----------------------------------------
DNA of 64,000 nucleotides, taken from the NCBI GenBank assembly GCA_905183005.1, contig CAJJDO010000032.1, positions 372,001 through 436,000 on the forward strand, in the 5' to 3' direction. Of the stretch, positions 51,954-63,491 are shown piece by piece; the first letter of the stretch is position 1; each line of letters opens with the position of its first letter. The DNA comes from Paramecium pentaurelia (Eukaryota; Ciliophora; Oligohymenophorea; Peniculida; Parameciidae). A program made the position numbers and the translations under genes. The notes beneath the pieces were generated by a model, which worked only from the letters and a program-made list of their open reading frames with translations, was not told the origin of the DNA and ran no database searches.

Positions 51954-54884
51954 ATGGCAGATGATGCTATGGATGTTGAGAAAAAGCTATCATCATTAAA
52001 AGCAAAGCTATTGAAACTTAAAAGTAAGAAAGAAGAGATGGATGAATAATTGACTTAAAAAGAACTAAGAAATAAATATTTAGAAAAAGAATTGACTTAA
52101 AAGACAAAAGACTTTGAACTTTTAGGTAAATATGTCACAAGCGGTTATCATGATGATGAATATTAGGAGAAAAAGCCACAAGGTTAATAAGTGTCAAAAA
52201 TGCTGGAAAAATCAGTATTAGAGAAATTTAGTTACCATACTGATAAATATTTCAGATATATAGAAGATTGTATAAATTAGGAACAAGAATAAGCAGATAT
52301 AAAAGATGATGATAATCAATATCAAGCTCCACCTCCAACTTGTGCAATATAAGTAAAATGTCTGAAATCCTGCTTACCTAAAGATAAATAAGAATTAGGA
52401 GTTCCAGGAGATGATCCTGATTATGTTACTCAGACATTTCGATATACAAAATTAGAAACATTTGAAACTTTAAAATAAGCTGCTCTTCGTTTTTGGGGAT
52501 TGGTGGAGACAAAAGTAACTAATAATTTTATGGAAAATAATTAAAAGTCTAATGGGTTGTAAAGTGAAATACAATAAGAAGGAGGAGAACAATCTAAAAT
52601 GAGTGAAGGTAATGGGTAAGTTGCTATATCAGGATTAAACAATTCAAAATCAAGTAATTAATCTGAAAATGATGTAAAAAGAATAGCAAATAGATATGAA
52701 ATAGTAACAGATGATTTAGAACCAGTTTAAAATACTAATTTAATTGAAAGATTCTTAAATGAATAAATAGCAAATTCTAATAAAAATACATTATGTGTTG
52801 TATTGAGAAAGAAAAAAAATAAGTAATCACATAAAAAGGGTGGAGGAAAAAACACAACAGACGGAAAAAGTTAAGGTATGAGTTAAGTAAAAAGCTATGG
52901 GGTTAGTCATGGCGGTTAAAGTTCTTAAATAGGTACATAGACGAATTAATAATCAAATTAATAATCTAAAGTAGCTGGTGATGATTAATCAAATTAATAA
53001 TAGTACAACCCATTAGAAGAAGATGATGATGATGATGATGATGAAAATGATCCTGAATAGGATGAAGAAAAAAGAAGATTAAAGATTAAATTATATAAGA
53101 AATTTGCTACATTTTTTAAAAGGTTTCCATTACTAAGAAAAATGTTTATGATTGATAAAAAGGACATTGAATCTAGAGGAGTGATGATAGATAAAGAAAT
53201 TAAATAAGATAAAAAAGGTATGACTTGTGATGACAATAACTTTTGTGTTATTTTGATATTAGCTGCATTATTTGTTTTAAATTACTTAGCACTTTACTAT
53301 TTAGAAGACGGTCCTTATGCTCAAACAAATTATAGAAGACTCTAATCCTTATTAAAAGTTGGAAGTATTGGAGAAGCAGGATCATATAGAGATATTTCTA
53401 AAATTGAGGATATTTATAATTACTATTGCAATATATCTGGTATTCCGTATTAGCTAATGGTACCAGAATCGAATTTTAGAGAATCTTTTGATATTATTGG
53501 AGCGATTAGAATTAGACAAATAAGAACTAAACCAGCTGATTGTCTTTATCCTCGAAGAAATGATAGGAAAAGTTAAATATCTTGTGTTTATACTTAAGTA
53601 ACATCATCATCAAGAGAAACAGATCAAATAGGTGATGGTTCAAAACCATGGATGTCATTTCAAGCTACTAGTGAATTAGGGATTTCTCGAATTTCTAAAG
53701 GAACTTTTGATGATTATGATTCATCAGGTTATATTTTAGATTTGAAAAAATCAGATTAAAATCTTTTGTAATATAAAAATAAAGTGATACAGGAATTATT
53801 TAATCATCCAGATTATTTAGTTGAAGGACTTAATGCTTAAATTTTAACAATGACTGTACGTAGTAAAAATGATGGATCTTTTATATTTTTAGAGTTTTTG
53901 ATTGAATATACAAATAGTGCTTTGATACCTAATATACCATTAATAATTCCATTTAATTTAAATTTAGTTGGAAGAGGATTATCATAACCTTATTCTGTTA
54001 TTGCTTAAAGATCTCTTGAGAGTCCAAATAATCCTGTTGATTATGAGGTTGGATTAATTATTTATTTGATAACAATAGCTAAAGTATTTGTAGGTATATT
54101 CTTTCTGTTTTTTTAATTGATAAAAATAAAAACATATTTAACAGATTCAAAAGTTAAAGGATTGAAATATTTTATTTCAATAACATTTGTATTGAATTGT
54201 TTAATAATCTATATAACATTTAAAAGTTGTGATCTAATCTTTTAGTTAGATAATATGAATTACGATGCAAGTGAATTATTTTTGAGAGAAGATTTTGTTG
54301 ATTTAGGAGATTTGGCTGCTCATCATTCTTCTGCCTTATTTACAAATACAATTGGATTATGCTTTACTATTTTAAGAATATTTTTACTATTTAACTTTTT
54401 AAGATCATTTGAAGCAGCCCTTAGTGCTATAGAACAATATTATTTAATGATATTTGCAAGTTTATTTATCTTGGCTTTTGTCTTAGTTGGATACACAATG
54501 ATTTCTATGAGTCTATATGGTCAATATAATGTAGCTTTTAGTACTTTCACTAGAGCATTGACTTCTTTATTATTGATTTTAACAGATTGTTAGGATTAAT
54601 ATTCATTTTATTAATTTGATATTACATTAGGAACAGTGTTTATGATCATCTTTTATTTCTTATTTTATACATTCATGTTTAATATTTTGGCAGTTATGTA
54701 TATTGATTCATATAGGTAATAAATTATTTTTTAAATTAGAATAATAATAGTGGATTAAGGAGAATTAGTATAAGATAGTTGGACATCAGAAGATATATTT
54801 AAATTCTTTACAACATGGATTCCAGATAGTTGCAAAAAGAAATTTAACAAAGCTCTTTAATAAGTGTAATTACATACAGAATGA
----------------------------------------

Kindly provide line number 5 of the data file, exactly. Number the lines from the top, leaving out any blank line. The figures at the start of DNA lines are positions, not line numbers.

52101 AAGACAAAAGACTTTGAACTTTTAGGTAAATATGTCACAAGCGGTTATCATGATGATGAATATTAGGAGAAAAAGCCACAAGGTTAATAAGTGTCAAAAA